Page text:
While petrol prices in Australia have eased a little, since the Government halved the fuel excise for the next six months, many have asked why prices go so high during crises that are far from our shores.
The war in Ukraine was blamed for the massive hike in fuel prices across Australia and the globe, but with Australia sourcing the bulk of its supply from Asia, why would a war in Eastern Europe affect prices here?
It seems oil companies will use any excuse to pump up prices: war, natural disasters, instability in a particular region.
And there are also instances where the only excuse appears to be increasing profits, like during holiday periods when prices creep higher than average.
But when you understand where Australia’s petrol comes from, it makes even less sense when price rises are blamed on events like a war on the other side of the planet.
Where Australia’s petrol comes from
Australia relies on imports – about 90 per cent – for the majority of its petrol supply. We do produce some crude oil domestically – about 350 barrels per day – however, the majority of this is exported.
Most of our imported petrol comes from Asia, with around 25 per cent of it coming from Singapore. The remainder is sourced from South Korea, Malaysia, China, the US, Japan and Thailand.
Petrol is either produced at one of two domestic oil refineries, in Brisbane and Geelong, or imported directly in its finished product to a fuel terminal. It is then transported to petrol stations across the nation.
Australia is in a vulnerable position
This reliance on overseas petrol products leaves our energy needs in a precarious position, since a major disruption in the areas from where we source petrol and oil could have catastrophic consequences.
And it wouldn’t take long.
Dr Anthony Richardson, who is a tutor and researcher with the Sustainable and Urban Planning Program at the RMIT School for Global and Urban Studies, said Australia operated on a “she’ll be right” mentality with its petrol supply.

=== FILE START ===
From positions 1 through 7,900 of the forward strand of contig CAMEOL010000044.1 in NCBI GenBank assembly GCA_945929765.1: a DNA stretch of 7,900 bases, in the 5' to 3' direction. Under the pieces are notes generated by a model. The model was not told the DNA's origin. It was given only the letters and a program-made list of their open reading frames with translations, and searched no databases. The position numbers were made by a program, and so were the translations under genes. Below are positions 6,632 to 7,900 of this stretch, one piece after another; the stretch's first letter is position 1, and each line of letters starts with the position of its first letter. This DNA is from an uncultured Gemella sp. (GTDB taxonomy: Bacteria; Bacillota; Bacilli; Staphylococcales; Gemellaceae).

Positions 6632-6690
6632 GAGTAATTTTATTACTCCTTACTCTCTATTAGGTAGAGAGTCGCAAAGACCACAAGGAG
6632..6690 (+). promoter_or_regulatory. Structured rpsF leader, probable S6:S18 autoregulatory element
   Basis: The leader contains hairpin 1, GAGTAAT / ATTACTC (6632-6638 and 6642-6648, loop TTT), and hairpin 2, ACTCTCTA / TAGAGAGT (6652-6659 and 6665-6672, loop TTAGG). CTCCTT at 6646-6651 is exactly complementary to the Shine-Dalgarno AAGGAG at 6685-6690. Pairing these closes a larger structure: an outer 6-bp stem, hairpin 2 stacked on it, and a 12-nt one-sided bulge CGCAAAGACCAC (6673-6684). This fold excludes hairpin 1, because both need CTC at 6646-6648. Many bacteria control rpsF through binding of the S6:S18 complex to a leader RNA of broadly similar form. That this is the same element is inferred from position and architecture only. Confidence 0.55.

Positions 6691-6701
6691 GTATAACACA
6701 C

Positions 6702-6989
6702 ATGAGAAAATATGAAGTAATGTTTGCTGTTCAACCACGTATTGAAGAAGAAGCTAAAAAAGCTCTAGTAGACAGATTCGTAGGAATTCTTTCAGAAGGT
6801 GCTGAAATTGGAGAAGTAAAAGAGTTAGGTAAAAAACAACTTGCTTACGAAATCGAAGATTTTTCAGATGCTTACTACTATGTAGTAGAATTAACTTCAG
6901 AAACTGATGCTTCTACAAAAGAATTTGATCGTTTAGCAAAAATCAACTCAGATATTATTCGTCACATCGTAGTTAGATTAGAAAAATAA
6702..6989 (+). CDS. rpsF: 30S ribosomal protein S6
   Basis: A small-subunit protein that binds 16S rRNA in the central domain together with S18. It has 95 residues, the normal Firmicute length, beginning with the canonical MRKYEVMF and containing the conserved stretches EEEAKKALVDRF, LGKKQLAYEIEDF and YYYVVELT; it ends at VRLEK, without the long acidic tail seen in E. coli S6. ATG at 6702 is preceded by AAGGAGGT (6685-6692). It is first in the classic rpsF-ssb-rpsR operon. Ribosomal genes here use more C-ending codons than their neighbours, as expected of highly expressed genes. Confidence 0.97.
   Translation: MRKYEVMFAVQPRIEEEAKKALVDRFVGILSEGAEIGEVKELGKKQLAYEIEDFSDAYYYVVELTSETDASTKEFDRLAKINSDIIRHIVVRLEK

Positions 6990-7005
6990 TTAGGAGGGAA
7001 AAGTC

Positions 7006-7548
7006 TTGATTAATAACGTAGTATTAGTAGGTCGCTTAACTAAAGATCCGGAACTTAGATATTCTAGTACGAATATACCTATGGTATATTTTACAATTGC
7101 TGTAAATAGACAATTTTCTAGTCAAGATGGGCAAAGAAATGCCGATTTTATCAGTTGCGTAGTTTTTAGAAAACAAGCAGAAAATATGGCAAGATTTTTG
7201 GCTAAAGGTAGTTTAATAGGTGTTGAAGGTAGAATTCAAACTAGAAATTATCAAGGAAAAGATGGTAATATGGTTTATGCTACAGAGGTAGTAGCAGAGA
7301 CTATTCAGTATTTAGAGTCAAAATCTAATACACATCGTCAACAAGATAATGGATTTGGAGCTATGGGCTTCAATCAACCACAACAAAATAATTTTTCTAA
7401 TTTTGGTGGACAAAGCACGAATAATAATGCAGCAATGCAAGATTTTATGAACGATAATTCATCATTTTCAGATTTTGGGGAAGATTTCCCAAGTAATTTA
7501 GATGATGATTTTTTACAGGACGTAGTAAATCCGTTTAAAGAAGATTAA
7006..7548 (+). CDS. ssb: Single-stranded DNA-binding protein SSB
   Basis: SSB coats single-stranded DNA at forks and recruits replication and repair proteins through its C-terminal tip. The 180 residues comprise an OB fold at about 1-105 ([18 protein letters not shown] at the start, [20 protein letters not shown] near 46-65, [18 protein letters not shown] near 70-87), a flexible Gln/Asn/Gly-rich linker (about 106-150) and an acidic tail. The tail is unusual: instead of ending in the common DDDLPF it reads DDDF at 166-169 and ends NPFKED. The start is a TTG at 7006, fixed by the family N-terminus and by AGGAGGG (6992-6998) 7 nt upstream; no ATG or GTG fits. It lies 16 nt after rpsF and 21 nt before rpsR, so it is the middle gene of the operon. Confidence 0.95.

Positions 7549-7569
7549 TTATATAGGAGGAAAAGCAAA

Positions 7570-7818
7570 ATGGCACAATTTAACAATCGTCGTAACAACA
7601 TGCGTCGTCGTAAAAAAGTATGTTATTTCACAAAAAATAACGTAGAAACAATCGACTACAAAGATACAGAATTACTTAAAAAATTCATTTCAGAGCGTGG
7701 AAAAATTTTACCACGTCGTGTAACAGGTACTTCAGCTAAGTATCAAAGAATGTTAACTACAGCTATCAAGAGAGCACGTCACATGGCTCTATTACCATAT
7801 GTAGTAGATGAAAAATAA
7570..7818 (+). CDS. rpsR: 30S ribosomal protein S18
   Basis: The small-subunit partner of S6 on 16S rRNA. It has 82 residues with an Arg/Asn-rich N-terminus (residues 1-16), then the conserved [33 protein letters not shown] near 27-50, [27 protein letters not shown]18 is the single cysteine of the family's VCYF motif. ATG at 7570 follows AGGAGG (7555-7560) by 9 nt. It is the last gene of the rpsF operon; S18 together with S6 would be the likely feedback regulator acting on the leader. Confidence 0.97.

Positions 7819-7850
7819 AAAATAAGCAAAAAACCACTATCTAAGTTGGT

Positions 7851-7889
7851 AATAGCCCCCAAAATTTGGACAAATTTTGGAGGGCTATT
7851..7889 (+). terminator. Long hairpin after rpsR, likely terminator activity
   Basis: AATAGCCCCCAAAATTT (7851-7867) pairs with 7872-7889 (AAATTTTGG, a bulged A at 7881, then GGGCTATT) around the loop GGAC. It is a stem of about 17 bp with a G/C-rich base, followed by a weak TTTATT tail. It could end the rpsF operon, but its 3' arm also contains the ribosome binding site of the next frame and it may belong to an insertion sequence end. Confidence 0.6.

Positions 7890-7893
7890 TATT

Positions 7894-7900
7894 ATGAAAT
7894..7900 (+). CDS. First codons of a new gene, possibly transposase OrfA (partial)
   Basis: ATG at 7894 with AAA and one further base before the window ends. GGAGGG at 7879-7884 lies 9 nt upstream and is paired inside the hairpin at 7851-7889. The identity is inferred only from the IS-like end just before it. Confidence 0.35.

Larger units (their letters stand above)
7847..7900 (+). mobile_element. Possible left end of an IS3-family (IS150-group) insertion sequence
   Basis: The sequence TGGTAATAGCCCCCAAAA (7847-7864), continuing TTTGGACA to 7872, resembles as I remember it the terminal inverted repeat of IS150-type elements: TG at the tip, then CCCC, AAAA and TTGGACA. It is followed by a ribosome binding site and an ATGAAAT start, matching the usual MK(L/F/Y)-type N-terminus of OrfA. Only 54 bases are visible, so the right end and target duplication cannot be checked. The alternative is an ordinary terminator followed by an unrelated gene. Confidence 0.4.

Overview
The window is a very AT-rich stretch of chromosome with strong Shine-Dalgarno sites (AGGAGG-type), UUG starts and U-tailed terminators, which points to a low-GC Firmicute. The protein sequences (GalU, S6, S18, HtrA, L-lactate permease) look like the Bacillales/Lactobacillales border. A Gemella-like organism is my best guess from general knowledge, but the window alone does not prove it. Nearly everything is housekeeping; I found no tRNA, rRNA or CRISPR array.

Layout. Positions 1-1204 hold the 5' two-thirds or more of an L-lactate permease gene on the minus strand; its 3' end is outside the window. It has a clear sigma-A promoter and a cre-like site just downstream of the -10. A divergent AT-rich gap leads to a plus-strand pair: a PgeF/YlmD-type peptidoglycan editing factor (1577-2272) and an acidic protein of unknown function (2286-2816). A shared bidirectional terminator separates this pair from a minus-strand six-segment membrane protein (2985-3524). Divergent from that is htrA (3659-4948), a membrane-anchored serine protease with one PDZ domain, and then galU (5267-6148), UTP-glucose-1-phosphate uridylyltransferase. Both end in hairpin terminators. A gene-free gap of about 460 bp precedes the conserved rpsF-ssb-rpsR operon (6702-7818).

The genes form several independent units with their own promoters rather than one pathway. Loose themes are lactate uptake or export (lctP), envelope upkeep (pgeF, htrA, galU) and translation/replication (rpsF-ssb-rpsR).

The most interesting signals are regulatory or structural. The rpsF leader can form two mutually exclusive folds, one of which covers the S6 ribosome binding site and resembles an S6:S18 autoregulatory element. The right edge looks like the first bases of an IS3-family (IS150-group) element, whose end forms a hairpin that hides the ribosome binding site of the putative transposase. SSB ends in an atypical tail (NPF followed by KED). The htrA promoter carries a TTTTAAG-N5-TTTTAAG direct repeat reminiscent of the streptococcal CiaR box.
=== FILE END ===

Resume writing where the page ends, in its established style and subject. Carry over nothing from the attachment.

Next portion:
Richardson said an incident in Mallacoota in 2020 – where a bushfire cut the only road into the area and disrupted energy supplies – was a key indicator of how fragile Australia’s energy situation had become.
“When you have a complex system, it needs a regular supply of energy to keep working. Take away the energy, the system collapses,” Richardson said.
“We basically import 90 per cent of our fuel and that’s increasingly going to be the case, and that makes us fragile in the face of disruptions … for reasons like flooding.
“You see what happened in Mallacoota in Gippsland. As soon as we lost access to fuel, everything collapses.
“Energy supply is an existential issue for this country like it is for any country. If we don’t have the security of supply, we’re whistling past the graveyard.”
The Mallacoota lesson
Richardson pointed out that, due to our reliance on imported fuel, international incidents that could disrupt our supply at critical times could be disastrous.
About 25 per cent of the world’s oil is shipped via the Strait of Hormuz, a narrow sea passage between the Persian Gulf and the Gulf of Oman, before it is refined into the petrol we put into our vehicles at the pump.
Richardson said this was another reason Australia remained in a vulnerable state.
“The day we evacuated people by ship in Mallacoota, the day that happened was when the Americans assassinated an Iranian general,” he said.
“If the Iranians decided to retaliate, the first thing they would do is close the Strait of Hormuz. We would’ve then faced the next few days fuel supply issues at the heart of the bushfire emergency.
“We dodged a bullet because the Iranians decided not to respond.”
‘Need to scare ourselves a little bit
Richardson said the NRMA Fuel Security Report highlighted the many dangers of Australia’s reliance on imported petrol and found there had been no real action by Australian authorities on a fuel-security plan.
Richardson said it was only a matter of time before this “she’ll be right” mentality got us into major difficulty.
“People don’t want to pay for stuff that they’re not using,” he said.
“It costs money to be resilient because you need to have supplies of stuff sitting in a warehouse that you’re not using. That costs money, it’s less efficient and so, our whole system of how our economy works is being efficient to reduce costs and prices for people.
“We need to think about where it comes from and scare ourselves a little bit. When we scare ourselves, we all go and buy food when we think there’s going to be a problem.
“As a country, we need to do the same with our fuel, we need to actually be a bit scared and have some reserves.”